During a bout of nostalgia not too long ago, I thought about three people who entered and then left my life at various times. For very different reasons, each left an indelible mark on my life. Without knowing it at the time, each added to my development and my future.
The first person who came to mind was the unforgettably named Tilly Waite. She was my fifth-grade science teacher. She was a diminutive woman with a large, dark wort just above her lips with a voice loud and harsh enough to demand attention, even from a young boy. The fact that a female was teaching science may have been a little unusual in late 1950s America, but that had nothing to do with her ability to stick in my memory for over sixty years.
Ms. Waite was the first teacher I remember who encouraged, no, actually demanded, independent thinking from her students. Ten-year-olds are not used to that. We were of the age when the authority figures in our lives told us what to do and think. We followed the rules, memorized for a quiz, and kept our heads down.
Not in Tilly’s class. What did we know about galaxies, why gravity works, or how to mix a few chemicals together to cause a volcano to spout? Our minds weren’t really equipped to consider theories and rules of nature. Yet, by the end of that school year, she had stimulated something in me that turned me into a life-long learner. She prodded me to think on my feet, consider alternative scenarios, and never simply memorize something, without understanding the why.
Jump ahead to my Sophomore year in high school and into my life walked John Durkin. He was my AP creative writing teacher and certainly the most important influence on my desire to write. He was simultaneously stimulating and sarcastic with a strong English accent and, strangely, a facial wort similar to Tilly’s. He never met a paragraph he liked, a metaphor that wouldn’t make him cringe, or a student he didn’t love and encourage.
Frankly, I do not (Mr. Durkin didn’t like contractions) remember any specific part of that class that opened up the joy of the written word. Instead, it was simply in a room for 45 minutes with someone who made his passion real and accessible to his students.
The following year I became editor of the school newspaper, something beyond my abilities and interests before John. I have been writing ever since.
The third person is the man who gave me a chance to prove myself when I desperately needed it. After almost six years as a radio DJ in Syracuse and suburban Boston, I was in a professional rut. Playing records and saying something clever in 15 seconds was fun but was not satisfying anymore. I needed a real challenge, and Bill Freed gave it to me.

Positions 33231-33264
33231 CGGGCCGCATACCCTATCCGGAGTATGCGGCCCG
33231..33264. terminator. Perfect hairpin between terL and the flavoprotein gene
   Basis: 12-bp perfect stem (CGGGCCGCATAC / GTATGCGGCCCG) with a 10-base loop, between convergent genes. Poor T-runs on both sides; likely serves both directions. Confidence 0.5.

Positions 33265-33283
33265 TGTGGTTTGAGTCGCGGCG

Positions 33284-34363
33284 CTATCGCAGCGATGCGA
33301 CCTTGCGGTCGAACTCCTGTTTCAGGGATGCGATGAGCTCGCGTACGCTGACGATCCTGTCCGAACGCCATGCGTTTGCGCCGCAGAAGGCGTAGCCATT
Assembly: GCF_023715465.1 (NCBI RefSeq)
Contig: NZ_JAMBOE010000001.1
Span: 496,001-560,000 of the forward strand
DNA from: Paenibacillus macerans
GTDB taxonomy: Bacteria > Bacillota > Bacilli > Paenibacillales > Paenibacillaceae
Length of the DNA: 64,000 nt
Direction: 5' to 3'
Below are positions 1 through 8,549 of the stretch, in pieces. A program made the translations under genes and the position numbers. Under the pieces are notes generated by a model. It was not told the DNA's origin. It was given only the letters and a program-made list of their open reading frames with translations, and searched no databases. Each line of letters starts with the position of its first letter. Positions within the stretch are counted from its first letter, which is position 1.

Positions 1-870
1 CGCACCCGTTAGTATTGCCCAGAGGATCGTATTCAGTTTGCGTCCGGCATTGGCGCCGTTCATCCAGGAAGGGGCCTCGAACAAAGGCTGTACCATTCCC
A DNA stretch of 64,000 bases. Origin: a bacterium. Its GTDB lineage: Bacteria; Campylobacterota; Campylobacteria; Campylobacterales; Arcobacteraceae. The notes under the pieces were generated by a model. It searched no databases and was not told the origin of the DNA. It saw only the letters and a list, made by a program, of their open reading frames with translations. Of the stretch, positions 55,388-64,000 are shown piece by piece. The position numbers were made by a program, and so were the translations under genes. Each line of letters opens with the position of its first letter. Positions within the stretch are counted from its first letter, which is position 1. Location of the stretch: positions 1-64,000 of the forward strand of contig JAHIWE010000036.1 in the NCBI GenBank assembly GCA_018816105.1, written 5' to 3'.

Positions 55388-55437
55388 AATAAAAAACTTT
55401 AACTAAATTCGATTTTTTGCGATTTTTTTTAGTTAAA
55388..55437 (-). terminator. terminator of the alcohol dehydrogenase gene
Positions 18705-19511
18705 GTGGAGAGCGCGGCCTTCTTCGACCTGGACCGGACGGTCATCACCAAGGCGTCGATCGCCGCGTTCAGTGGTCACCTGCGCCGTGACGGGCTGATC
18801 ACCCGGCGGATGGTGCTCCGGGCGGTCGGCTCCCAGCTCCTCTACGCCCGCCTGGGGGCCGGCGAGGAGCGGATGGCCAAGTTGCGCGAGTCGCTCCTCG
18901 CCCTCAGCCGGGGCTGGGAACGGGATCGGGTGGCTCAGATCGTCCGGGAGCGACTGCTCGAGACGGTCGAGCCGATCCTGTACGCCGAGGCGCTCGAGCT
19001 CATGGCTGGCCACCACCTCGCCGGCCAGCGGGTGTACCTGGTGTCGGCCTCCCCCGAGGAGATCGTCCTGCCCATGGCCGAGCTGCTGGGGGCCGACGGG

|Studios on the third floor…no elevator|
He responded to my application for the position of Program Director for his radio station, WCLG, in Morgantown, West Virginia. After flying me into town for an in-person interview, he graciously ignored my silly long hair and tweed sports coat and offered me the job. Becoming a Program Director was a big deal, a significant step forward.
The Program Director is responsible for almost everything that is broadcast on that station: who to hire and fire, what music to play, how often the news is broadcast and by whom, ideas for contests, and an overall sound good enough for the salespeople to sell commercial time, pay the bills, and make Mr. Freed happily.
In terms of population and influence in the radio industry, Morgantown was a serious step down from the likes of Syracuse and Boston. In radio, size does matter. Yet, for me, it was a giant leap forward. To be given control over what the 25,000 folks living in Morgantown would hear every day was the step that helped open up a career path that would never have been possible without that first, big break.
I should add that Morgantown had two other factors that made my decision to move to northern West Virginia a wise one. My favorite uncle, the man I was named after, lived there. He was the head of the library system for West Virginia University. After becoming established, Uncle Bob and I would regularly meet for lunch at the place in town where most professors and business leaders had their meals. Sitting at the same table and noting the stream of people stopping by the table to exchange a brief word with Bob was a magnificent experience. I felt like a gown up.
The other factor that made Morgantown so memorable happened on a blind date just ten days after arriving in town: I met Betty Montgomery. A few years later, Betty agreed to add Lowry to her name; she became my wife and the mother of my two daughters. Forty-Six years later, we remain husband and wife.
If Bill Freed hadn’t agreed to take on a completely untested radio nerd to run his radio station, my life would have been very different. Mr. Freed died of cancer at the too-young age of 62, in 1979. To his memory, I am eternally grateful.
Three people, three unique individuals, three major impacts on my life. They left their mark and I remain indebted all these decades later.